Heat transfers can liven up an outfit and transform an ordinary shirt into a memorable keepsake. Fear of ruining expensive transfers or garments, however, can make the process appear to be more dangerous and complicated than it really is. Cotton and cotton polyester blend fabrics are perfectly safe for heat transfers. To avoid potential damage to either your garment or transfer image, carefully read all precautions that come with the transfer and ensure that your garment is not 100 percent polyester.
Plug your iron into an electric outlet and set it to the highest setting for cotton polyester blends. Allow your iron to preheat for no less than five minutes. If using a commercial press, heat to 375 Fahrenheit (190 Celsius) and skip to Step 3.
Lay a pillowcase on your ironing surface and iron out all wrinkles. Lay your garment on top of the smooth pillowcase and iron all the wrinkles out of it. Place the iron in the upright position.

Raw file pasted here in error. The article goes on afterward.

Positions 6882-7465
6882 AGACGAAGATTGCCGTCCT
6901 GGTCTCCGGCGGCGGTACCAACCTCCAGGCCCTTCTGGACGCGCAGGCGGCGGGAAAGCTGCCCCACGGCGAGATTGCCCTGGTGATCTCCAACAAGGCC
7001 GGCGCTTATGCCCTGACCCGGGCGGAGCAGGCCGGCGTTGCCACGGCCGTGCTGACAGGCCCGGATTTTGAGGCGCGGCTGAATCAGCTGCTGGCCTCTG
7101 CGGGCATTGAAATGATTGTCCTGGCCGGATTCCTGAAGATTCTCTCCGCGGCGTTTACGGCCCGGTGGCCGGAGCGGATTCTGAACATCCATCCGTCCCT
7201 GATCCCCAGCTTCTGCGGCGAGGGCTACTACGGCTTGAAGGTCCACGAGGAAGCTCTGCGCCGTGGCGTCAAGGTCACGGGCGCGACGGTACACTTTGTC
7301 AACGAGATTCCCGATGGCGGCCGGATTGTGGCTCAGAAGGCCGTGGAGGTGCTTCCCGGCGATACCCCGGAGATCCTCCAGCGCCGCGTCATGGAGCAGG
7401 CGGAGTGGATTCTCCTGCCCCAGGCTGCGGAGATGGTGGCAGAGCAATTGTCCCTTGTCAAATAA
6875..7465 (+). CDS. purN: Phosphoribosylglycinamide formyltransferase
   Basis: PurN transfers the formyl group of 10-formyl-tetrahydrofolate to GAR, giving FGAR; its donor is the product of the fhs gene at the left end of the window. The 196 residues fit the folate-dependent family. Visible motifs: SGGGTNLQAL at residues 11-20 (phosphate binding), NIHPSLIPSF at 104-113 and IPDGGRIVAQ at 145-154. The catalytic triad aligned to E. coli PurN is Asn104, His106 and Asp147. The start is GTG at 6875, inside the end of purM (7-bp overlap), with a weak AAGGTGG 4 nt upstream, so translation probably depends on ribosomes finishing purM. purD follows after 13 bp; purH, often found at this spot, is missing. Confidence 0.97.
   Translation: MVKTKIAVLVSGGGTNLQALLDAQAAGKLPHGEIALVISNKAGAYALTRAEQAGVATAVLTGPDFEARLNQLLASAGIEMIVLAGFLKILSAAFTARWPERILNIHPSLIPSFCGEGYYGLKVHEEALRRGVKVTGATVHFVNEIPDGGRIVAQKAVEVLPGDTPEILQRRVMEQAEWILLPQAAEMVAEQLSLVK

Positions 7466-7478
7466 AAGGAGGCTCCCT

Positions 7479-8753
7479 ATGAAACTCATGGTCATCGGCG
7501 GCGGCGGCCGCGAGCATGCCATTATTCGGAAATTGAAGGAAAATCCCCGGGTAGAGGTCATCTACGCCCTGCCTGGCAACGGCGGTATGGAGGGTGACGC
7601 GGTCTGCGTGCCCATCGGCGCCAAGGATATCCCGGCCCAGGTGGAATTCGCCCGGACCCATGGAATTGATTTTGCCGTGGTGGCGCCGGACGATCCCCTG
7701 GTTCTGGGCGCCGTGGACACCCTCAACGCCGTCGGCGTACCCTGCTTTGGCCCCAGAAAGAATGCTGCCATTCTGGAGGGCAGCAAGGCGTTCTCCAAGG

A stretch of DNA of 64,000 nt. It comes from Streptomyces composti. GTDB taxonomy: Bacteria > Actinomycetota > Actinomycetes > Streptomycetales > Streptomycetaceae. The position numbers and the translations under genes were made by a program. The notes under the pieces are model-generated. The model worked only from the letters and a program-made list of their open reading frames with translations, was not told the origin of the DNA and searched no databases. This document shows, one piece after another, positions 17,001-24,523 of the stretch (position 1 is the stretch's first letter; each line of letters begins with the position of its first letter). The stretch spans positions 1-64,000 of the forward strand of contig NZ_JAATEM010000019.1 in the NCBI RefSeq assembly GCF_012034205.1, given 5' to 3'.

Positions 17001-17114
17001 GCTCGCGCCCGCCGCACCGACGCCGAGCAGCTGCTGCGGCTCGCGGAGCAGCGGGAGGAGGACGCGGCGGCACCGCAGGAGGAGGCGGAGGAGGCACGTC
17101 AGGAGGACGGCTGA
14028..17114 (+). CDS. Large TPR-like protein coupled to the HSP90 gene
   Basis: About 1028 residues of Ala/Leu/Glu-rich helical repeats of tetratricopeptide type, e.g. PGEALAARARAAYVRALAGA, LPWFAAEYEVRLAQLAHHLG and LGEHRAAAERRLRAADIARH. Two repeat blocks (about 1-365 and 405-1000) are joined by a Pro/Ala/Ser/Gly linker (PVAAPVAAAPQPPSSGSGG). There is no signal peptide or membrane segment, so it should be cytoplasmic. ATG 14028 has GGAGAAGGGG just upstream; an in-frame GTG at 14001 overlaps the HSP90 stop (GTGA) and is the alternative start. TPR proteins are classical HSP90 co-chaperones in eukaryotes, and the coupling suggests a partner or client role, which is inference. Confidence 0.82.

Fold the corner of the transfer paper and gently lift the paper backing off the transfer paper up to the image. Lay the backing over the transfer paper and trim the paper around the image with clean scissors.
Carefully remove the paper backing completely from the transfer paper. Place the transfer paper face up on your garment and cover with parchment paper. Ensure that the transfer paper is appropriately aligned on your garment.
If using a commercial press, press the garment with high pressure for no less than 15 seconds. If using a hand iron, make four 20-second passes from right to left over the entire transfer. Repeat the action from the bottom to the top of the transfer, taking care to heat all corners of the transfer.
Allow the garment and transfer to cool at least two minutes. Gently peel the parchment off of your garment. Unplug the iron or turn off commercial press.
Things You'll Need
Commercial press or hand iron
Smooth heat-resistant surface
Always exercise caution when using a hot iron or commercial press.
Do not use steam settings when making a transfer.